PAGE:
IB officer Ashwini Gupta joined CBI on deputation in July 2014. He served in the Economic Offences Wing and Bank Security and Fraud Cell before being posted as Dy SP, AC I. Gupta was the staff officer of A K Sharma, and an important man on Verma’s side in the battle. On Sharma’s directions, Gupta probed the wedding of Asthana’s daughter. After Verma was sent on leave, Sharma was transferred to CBI’s moribund Multi-Disciplinary Monitoring Agency (MDMA), and Gupta was repatriated to the IB.

In his August 24 note to the Cabinet Secretary, which was forwarded to the CVC for further investigations, Asthana alleged Gupta’s wife was a director in certain shell companies.

On November 18, Gupta challenged his repatriation in the SC, saying he had been removed because he was investigating corruption charges against Asthana. He said he had been punished for unearthing crucial information, which implicated Asthana in the Sterling Biotech case registered on August 30, 2017.

The officer said he and Bassi visited Vadodara on October 7, 2018, and carried out investigations until October 13. “The gist of the findings… led to the establishment of ‘undeniable, cogent, clear and unmistakable’ link of Asthana and his family with fugitive accused Nitin and Chetan Sandesara, and that infuriated Asthana so much that he made a mention of the same in his complaint to the Cabinet Secretary on October 18,” Gupta said.

Gurm, who backed Bassi

CBI cadre officer S S Gurm had spent time with Interpol and investigated the Kotkhai (Shimla) rape case. He was known to be close to Sharma, and was part of the supervisory team investigating the FIR against Asthana. He was an additional SP with AC III when he was transferred to Jabalpur on October 24.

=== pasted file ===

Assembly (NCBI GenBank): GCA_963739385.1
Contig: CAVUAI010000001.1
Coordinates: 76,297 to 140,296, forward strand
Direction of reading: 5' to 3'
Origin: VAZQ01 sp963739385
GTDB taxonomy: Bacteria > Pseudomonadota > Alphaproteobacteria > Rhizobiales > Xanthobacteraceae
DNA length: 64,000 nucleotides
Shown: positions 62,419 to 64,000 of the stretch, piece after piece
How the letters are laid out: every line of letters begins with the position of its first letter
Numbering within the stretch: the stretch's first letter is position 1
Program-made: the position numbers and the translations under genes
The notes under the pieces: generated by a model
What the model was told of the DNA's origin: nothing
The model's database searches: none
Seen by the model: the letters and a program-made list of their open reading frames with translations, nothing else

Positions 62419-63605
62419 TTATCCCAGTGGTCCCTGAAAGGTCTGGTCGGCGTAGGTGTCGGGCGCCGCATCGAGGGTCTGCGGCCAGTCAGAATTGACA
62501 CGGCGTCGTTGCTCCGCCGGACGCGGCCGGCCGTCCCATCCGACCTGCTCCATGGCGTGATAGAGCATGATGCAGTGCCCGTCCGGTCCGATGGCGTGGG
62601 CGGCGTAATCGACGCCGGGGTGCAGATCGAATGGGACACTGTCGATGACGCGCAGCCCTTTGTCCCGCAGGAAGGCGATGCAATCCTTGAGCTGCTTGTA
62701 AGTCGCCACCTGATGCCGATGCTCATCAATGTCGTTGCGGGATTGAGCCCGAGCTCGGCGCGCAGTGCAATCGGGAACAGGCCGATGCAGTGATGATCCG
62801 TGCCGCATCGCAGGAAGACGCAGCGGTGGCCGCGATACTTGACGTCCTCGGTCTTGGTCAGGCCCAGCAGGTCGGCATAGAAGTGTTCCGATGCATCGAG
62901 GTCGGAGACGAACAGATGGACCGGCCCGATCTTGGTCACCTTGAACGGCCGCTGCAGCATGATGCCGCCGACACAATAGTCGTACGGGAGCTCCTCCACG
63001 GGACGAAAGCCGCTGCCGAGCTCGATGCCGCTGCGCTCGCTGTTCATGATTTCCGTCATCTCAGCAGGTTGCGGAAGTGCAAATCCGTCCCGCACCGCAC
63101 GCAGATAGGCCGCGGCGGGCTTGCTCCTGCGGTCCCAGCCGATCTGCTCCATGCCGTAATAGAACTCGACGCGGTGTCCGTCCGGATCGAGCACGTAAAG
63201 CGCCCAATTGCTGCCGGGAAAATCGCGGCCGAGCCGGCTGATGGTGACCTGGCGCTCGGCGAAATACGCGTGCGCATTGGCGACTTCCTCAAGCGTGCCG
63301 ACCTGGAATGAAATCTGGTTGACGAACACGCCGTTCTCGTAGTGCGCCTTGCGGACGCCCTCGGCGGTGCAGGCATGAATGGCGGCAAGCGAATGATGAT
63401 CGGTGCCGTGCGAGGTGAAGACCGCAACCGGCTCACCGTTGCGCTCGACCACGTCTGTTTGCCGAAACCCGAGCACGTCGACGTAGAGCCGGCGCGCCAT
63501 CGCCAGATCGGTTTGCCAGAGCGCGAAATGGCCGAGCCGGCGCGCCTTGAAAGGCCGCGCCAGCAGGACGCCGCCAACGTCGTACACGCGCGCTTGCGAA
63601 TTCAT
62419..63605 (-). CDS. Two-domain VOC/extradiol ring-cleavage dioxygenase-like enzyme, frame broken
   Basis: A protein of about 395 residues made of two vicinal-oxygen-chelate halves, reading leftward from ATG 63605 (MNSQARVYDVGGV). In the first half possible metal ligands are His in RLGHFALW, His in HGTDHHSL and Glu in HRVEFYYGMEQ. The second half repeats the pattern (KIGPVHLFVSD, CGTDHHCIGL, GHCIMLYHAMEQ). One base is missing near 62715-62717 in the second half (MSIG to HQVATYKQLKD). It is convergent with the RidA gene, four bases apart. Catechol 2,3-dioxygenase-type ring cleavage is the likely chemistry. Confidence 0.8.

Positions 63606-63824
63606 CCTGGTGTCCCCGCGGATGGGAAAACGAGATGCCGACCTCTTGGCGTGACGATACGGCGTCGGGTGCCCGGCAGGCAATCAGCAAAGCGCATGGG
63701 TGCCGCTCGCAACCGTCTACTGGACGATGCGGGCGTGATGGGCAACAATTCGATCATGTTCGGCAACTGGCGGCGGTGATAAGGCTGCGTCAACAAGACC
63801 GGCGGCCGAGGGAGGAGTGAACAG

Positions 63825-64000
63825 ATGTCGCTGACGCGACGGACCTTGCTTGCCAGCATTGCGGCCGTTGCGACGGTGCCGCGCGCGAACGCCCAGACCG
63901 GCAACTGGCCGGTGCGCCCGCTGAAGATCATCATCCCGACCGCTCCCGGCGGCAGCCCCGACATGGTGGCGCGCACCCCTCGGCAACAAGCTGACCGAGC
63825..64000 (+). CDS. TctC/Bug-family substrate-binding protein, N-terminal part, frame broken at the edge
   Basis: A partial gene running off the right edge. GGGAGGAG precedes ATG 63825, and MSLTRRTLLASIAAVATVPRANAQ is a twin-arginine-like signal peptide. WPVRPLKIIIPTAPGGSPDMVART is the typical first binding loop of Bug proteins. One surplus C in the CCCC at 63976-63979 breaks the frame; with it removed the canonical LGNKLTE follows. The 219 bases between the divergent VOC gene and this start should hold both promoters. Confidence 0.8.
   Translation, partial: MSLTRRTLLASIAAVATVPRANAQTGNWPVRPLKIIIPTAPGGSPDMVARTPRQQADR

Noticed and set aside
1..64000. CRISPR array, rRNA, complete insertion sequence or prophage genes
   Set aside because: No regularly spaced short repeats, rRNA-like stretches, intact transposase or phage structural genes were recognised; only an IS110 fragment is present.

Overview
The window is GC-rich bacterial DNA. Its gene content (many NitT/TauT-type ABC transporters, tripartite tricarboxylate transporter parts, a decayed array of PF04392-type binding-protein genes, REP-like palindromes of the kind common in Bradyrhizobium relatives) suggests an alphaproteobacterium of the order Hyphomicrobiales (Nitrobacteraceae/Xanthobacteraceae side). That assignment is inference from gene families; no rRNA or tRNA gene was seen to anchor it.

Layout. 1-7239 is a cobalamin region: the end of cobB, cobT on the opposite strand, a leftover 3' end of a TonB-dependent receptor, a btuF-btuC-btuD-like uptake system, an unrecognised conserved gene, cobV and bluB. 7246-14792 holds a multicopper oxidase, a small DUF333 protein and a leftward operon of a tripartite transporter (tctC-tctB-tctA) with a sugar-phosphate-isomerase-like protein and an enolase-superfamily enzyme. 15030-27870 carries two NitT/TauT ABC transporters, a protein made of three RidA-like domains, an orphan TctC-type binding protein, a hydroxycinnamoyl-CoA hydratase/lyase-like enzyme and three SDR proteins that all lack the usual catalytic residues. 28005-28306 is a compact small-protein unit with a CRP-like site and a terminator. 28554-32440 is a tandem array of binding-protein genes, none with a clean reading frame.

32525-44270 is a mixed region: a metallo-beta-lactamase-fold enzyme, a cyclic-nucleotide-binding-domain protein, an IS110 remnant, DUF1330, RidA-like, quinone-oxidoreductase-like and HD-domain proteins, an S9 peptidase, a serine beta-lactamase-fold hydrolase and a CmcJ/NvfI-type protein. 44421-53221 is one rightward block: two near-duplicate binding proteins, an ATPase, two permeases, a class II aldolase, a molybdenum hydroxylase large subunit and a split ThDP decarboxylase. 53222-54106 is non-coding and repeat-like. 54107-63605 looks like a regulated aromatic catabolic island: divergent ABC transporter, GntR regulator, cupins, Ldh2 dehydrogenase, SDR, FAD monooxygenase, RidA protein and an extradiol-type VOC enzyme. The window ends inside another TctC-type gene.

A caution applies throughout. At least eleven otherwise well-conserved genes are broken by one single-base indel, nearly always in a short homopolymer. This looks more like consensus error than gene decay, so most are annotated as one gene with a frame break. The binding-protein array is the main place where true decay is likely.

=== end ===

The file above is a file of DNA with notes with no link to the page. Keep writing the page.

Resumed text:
A day after Bassi approached the SC, Gurm petitioned Delhi High Court to intervene in an application filed by Asthana to get the FIR against him quashed. He alleged that Asthana was misleading the court by placing “selective” facts before it, and claimed he had a “reasonable” apprehension that the CBI was seeking to protect and support Asthana. He sought the dismissal of Asthana’s petition.

Gurm said there was a “clear, cogent and an unmistakable” link from Sana to the Prasad Brothers to Goel, and culminating at Asthana. The petition said investigations had revealed that co-accused CBI DSP Devender Kumar had sought to implicate the agency’s Director, and the Rajya Sabha MP C M Ramesh in order to shield Asthana.

“It is highly unfortunate that before the investigation could be concluded and the entire guilt could be unravelled, the Investigation Officer… was transferred overnight from Delhi to Port Blair,” he said in support of Bassi.